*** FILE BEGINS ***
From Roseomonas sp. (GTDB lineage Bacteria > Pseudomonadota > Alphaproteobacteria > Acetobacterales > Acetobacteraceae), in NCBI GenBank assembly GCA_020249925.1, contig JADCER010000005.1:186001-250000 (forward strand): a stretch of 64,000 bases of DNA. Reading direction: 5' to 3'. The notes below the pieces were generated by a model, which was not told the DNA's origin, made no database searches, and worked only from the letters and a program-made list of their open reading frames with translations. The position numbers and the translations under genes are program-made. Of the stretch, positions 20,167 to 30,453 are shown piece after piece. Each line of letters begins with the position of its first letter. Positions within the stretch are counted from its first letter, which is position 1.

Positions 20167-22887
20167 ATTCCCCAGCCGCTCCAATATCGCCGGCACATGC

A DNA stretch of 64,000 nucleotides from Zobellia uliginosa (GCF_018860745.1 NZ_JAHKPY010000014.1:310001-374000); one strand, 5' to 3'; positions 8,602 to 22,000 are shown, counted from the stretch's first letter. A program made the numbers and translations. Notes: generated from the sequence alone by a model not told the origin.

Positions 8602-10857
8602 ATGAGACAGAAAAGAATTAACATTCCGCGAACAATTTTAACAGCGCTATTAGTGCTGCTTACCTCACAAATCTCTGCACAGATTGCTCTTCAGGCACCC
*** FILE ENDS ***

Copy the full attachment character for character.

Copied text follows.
From Roseomonas sp. (GTDB lineage Bacteria > Pseudomonadota > Alphaproteobacteria > Acetobacterales > Acetobacteraceae), in NCBI GenBank assembly GCA_020249925.1, contig JADCER010000005.1:186001-250000 (forward strand): a stretch of 64,000 bases of DNA. Reading direction: 5' to 3'. The notes below the pieces were generated by a model, which was not told the DNA's origin, made no database searches, and worked only from the letters and a program-made list of their open reading frames with translations. The position numbers and the translations under genes are program-made. Of the stretch, positions 20,167 to 30,453 are shown piece after piece. Each line of letters begins with the position of its first letter. Positions within the stretch are counted from its first letter, which is position 1.

Positions 20167-22887
20167 ATTCCCCAGCCGCTCCAATATCGCCGGCACATGC

A DNA stretch of 64,000 nucleotides from Zobellia uliginosa (GCF_018860745.1 NZ_JAHKPY010000014.1:310001-374000); one strand, 5' to 3'; positions 8,602 to 22,000 are shown, counted from the stretch's first letter. A program made the numbers and translations. Notes: generated from the sequence alone by a model not told the origin.

Positions 8602-10857
8602 ATGAGACAGAAAAGAATTAACATTCCGCGAACAATTTTAACAGCGCTATTAGTGCTGCTTACCTCACAAATCTCTGCACAGATTGCTCTTCAGGCACCC